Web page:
With the newer models of digital cameras/sensors on the market, noise has become less of a concern for many photographers. In fact, I generally try to shoot at ISO 100 or 200 as much as possible. Yet, there are times when we need to push our cameras to the max in order to record an image. Recently, I co-taught Gary Hart’s Winter Yosemite Workshop. We spent and evening with the group at Yosemite’s Camp 6 on a moonless evening for a session of night photography. Without any moonlight to help provide illumination, the correct exposure was f/2.8 at 30 seconds at 6400 ISO.
I own both the Canon 5DMKIII and 1DX. My own tests reveal little, if any, difference in quality at high ISO’s between the two cameras, thus I do not prefer one camera over the other for night photography. What I do know about both cameras is that ISO 6400 is really pushing the threshold of where noise gets to be problematic. By that I mean that even with noise reduction software, I will not be able to completely eliminate noise while presenting a sharp image.
So what is my workflow for noise and how did I handle processing the above image? Well, let’s take a look. First off, I should say that there are many different noise reduction programs on the market and the aim of this blog is not to debate one over the other; instead, I will pick Nik’s Dfine 2.0 noise reduction software and show you how I go about using it. I am by no means a software expert. Most of my workflow comes about via trial and error.
I should note that all of my landscape images are captured in RAW mode, so if you shoot in JPEG mode this article may or may not be beneficial as your camera is adding a noise reduction step at the time of image capture. Granted, there is some processing going on behind the scenes with a RAW file, but it is minimal. In the RAW converter (I use Adobe Camera RAW), I turn off all noise reduction. I opt to do this because it really is hard for me to know how much to apply. I had a tendency to add too much and found it to be a guessing game for me, thus I eliminate it at that part of the process. Where I do apply it is when I come out of the RAW processor into Photoshop (or Lightroom). That is always step number one and I do it regardless of what my ISO setting I used.
The interface for Nik Dfine 2.0 is pretty straightforward and for most of my images, I simply click on the Automatic button and allow the software to do its thing. But on an image where I had a high ISO setting, I may need to go beyond. Note the top arrow pointing the the preset “Automatic” mode and the bottom arrow pointing to the Loupe showing a before and after version of the image. CLICK ON ANY OF THESE IMAGES FOR A LARGER VERSION.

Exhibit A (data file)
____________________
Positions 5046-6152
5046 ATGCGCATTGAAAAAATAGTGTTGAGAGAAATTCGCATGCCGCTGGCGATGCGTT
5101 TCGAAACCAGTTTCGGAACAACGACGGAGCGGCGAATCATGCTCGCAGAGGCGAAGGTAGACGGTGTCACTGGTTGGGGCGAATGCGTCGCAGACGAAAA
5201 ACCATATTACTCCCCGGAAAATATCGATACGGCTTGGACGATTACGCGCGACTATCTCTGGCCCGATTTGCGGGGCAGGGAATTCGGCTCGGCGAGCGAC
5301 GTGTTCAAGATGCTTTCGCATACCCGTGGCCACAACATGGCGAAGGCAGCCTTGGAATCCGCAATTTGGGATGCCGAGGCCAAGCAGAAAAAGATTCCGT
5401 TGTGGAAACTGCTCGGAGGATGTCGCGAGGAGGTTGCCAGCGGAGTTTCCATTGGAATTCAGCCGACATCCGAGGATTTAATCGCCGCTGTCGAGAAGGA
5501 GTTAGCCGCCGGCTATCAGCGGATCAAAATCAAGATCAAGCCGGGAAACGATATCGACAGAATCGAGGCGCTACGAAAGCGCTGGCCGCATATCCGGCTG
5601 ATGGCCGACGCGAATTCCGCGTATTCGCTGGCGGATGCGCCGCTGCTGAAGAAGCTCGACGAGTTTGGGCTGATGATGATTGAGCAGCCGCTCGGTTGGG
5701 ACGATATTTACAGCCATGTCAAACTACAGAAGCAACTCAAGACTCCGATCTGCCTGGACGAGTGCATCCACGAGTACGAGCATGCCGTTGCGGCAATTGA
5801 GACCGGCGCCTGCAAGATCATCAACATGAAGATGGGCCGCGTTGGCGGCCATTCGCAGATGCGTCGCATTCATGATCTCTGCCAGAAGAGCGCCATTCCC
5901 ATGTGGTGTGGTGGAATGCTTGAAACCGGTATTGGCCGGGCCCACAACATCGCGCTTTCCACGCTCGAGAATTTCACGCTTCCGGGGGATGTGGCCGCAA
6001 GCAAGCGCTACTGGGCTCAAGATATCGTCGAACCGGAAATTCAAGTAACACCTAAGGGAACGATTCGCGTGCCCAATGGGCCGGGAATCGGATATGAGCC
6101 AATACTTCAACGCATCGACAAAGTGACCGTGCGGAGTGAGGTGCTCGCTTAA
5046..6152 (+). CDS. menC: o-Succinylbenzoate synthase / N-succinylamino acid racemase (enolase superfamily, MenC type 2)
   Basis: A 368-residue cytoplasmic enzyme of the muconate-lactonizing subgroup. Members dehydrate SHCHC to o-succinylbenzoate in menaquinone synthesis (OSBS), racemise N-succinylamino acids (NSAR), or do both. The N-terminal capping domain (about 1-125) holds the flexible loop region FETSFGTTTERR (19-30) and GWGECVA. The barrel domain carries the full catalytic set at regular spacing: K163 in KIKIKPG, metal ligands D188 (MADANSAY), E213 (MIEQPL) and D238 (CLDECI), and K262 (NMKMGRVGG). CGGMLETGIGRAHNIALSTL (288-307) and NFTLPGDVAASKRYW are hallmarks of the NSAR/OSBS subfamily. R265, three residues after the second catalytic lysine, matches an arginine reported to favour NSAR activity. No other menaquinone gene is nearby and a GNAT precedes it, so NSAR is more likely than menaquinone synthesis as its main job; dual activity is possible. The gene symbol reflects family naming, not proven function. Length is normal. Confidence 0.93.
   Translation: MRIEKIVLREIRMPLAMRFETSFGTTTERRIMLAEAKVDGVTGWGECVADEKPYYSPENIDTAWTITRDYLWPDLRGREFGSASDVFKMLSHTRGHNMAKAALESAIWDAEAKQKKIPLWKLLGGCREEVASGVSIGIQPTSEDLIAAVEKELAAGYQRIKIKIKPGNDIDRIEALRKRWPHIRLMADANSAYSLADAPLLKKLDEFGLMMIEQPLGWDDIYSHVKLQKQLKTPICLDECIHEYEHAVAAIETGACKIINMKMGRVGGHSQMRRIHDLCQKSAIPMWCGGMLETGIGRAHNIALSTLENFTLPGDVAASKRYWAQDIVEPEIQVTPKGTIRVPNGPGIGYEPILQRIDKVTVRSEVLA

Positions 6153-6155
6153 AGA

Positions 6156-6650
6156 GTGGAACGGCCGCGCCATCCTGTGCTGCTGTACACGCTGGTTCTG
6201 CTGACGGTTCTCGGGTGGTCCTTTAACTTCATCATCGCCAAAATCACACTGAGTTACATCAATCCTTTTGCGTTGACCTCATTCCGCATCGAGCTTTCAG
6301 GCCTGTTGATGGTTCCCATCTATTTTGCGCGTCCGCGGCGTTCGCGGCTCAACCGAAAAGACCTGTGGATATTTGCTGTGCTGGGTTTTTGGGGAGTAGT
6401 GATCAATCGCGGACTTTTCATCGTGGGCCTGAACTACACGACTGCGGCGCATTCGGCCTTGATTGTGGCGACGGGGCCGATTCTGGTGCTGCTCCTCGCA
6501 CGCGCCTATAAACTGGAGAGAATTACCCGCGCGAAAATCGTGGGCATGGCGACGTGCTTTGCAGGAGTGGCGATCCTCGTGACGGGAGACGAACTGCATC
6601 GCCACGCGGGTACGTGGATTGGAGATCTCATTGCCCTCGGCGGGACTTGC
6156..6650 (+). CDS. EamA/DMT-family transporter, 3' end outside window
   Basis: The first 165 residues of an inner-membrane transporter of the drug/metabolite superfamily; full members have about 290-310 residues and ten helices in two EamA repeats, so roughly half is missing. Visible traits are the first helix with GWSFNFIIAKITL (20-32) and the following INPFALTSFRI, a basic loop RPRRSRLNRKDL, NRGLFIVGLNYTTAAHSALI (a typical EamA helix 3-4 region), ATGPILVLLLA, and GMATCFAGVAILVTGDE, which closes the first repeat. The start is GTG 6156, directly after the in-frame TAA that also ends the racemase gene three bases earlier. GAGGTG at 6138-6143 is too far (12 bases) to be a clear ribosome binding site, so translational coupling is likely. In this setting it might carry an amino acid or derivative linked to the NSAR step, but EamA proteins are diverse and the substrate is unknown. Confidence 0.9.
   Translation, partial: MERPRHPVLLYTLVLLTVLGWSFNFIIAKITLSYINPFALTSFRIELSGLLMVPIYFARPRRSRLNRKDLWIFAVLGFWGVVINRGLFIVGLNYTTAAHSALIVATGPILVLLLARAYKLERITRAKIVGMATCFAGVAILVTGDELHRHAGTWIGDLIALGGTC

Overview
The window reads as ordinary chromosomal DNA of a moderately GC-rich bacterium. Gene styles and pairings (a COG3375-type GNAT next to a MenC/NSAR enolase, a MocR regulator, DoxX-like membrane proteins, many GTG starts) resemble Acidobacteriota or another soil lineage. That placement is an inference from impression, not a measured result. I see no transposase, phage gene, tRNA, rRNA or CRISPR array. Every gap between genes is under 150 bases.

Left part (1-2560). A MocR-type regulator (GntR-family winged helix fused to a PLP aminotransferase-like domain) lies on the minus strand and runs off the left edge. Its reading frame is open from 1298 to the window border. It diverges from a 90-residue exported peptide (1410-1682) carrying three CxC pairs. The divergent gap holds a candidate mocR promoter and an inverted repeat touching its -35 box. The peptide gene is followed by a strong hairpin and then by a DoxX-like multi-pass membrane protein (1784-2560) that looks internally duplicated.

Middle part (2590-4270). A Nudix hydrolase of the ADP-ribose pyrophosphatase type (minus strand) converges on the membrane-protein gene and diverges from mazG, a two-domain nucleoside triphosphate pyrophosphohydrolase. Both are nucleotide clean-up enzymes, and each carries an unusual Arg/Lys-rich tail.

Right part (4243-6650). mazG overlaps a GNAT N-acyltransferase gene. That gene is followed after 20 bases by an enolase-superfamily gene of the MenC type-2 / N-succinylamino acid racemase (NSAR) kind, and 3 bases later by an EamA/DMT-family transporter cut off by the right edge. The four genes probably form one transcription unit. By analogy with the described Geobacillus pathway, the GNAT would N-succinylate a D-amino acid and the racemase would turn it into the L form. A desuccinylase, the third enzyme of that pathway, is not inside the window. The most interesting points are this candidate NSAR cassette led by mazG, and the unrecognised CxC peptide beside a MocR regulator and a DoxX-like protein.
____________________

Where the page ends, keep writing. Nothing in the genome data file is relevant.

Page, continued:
I should note on images captured at lower ISO’s, I am in automatic noise reduction mode, but once the image appears in my layer palette in Photoshop, I will enlarge it to 100% and then lower the opacity of the Noise Reduction layer if I think the reduction went overboard and caused a “pasty” look to the image.
As noted, with my image captured at 6400 ISO, chances are good that I will need more noise reduction, especially in the lower half of the image as I will need to add some exposure to open the darker areas. Here is how I go about working that section of the image: Instead of clicking on the Measure button, click instead on the Reduce button:
Here you will find a panel that allows for global reduction of Contrast (Luminance) and Color noise. If the entire image needs more, then just use the sliders. But in the case of this image, only my bottom section needed more noise reduction once I opened the shadows. For selective noise reduction, I click on the + and – buttons then click into the section of the image (Nik’s U-Point technology). The top line of this tree sets the size of the selection. The middle line controls Contrast noise, while the bottom line controls color noise.
Now I have control over just this portion of the image. To apply this, I simply clicked on the + button. Had I originally applied a global reduction and needed to reduce some, I would have chosen the – button. Note: it’s better to make your selection circles smaller and duplicate them by holding the option key (alt on PC) and clicking the on the solid black nub (closest tot he tip of the arrow).
There is even more help for very stubborn images. To access this panel, click on the triangle next the the word More.
Now you will see options for controlling Edge Preservation (enables you to adjust the amount of detail preserved through the noise reduction effect), JPEG Artifacts (for you JPEG shooters), and Debanding (both horizontal and vertical). Simple sliders allow you to see the results in real time:
So as you can see, there is more to Nik Dfine 2.0 than initially meets the eye. Be aware that extreme processing of any image will cause bothersome artifacts. Get the exposure correct in-camera at time of capture and the majority of your problems will be under control. Also, do some testing with your camera(s) to see for yourself where their noise threshold resides. A little homework on the front end can be the difference of capturing an image that can be processed with a minimum of fuss!
There is far more that this plugin can do including allowing you to control noise by individual color channels, profiling your camera, etc. These are just some of the main features that I use on a regular basis.
If you are interested in purchasing a copy of Dfine 2.0, please use me code DSMITH at checkout and receive a 15% discount off your purchase price. NOTE: this code works for any of the fine Nik products!
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Photomatix Pro 4.2 type in code at checkout: donsmithphotography 15% discount
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